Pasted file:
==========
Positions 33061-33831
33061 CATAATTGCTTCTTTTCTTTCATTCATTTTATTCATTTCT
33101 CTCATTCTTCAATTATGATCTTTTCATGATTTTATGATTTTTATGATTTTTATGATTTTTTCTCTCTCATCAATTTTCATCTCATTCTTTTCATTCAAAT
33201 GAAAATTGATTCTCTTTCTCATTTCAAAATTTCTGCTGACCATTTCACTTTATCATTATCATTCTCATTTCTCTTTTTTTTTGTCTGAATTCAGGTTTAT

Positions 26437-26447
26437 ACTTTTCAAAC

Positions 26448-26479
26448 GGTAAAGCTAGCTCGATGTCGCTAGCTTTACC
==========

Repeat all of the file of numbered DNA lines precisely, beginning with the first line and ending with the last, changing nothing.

Positions 33061-33831
33061 CATAATTGCTTCTTTTCTTTCATTCATTTTATTCATTTCT
33101 CTCATTCTTCAATTATGATCTTTTCATGATTTTATGATTTTTATGATTTTTATGATTTTTTCTCTCTCATCAATTTTCATCTCATTCTTTTCATTCAAAT
33201 GAAAATTGATTCTCTTTCTCATTTCAAAATTTCTGCTGACCATTTCACTTTATCATTATCATTCTCATTTCTCTTTTTTTTTGTCTGAATTCAGGTTTAT

Positions 26437-26447
26437 ACTTTTCAAAC

Positions 26448-26479
26448 GGTAAAGCTAGCTCGATGTCGCTAGCTTTACC